(POSTPARTUM DEPRESSION, HOW REAL IS IT?)
As people differ, so does the impact pregnancy, labour and delivery have on their health differ.
Many new mothers would experience feelings of sadness, guilt, mood swings, anxiety, low self esteem commonly referred to as ‘Baby Blues’ after delivery.
Few others could also experience very intense feelings of despair, irritability loneliness which in turn prevent them from performing their normal daily activities.
WHAT THEN IS POSTPARTUM DEPRESSION?
This describes a range of physical, chemical, social and emotional changes that new mothers experience which usually occur within the first four weeks after childbirth.
So, it is not postpartum depression (PPD) YET that your mother in law refused to bath your baby and then you became sad. Just for laughs!
Although, the severity of PPD differs in mothers, any form of depression in new moms should not be handled with kids gloves.
WHO IS MORE LIKELY TO HAVE A POST PARTUM DEPRESSION (PPD)?
Risk factors which increase the likelihood of postpartum depression might include :
1. A history of depression before becoming pregnant or during pregnancy.
2. Marital Conflict, separation, or a divorce in the course of pregnancy.
3. Age (Younger women are more susceptible).
4. Loneliness / living alone could also trigger depression.
5. Stressful or traumatic events in the course of pregnancy such as death of a loved one, RAPE, etc.
WHEN SHOULD YOU BE WORRIED?
It is very normal to get tired having a new baby come into your life to disrupt your plan you know. However, there are certain feelings which should never be tolerated nor justified in new moms for nay reasons.
. When feelings of sadness, hopelessness, despair persist for days or even weeks.
. When you begin to harbour thoughts of harming yourself or your baby.
. When you gradually begin to lose interest in things you use to enjoy.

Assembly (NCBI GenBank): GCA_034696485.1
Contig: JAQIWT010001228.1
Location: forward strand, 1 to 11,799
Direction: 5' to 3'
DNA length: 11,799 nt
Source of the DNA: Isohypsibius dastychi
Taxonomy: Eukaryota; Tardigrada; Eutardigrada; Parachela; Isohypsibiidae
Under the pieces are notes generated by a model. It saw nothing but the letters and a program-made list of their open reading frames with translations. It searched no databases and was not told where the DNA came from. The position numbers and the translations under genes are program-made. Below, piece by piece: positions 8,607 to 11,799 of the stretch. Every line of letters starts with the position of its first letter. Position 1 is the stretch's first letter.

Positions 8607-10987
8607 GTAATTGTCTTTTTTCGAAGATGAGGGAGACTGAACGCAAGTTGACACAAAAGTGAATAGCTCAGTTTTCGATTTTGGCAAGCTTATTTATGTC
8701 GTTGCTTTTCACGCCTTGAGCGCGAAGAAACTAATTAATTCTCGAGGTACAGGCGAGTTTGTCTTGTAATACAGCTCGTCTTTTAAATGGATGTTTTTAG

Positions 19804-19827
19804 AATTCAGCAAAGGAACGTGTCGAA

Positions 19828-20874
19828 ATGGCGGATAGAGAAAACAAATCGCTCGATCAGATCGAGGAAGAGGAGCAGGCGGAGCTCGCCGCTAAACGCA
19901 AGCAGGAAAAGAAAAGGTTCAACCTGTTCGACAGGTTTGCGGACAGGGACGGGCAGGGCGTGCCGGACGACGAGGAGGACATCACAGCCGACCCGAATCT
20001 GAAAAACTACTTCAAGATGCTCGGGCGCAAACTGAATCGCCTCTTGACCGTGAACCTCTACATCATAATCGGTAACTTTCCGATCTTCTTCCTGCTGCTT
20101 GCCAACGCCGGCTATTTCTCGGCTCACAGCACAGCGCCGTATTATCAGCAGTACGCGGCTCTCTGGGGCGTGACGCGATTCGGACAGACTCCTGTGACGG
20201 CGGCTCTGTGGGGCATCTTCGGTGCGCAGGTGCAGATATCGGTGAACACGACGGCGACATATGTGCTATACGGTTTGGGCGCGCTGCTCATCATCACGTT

. When you have problem making decisions.
. Your sleep pattern changes so much in that you either sleep so much even ignoring your baby or you don’t sleep at all even when your baby sleeps.
IS THERE ANY WAY OUT?
Management and treatment of PPD depends on severity, and while medications and counseling could come in handy in treatment of more severe forms. There are other helpful tips which could be of benefit.
1. Do not be afraid to ask for help in taking care of your baby.
2.Try exercising within your recommended limits.
A stroll, a walk, had proven to help in lightening moods.
3. Communicate with your partner if available . This is a good time to nurture your relationships.
4. Eat healthy meals, fruits, proteins, vegetables, are good meal options. Avoid high caffeine foods.
5. Avoid isolating yourself at all cost. Call your family and friends, do a video chat, interact with friends on social media, join moms support groups etc. By all means, avoid isolation.
6. Find time to sleep especially when your baby is sleeping too.
7. Seek psychological and medical help when necessary. Your doctor might have good treatment options which could benefit you.
Always remember that untreated Postpartum depression can be very dangerous. Keep speaking out until the world hears you!
Brenda Chinwe Orie is a Nigerian Registered Nurse and Midwife.
She holds a degree in Nursing Sciences which she obtained from the Prestigious Abia State University with flying colors in 2013.
She uses her storytelling and creativity skills on her #NurseB community on Facebook where she teaches health behaviors using relatable Bedside experiences.
She had championed health courses such as #TheNurseBhealthybaby contest (An annual online contest for babies), #NurseBHomecarekit (A mini first aid kit for homes); the latest in her stables, #TheNurseBpregnancyjournal (A memoir for documentation on pregnancy).
She lives and works in Lagos, Nigeria.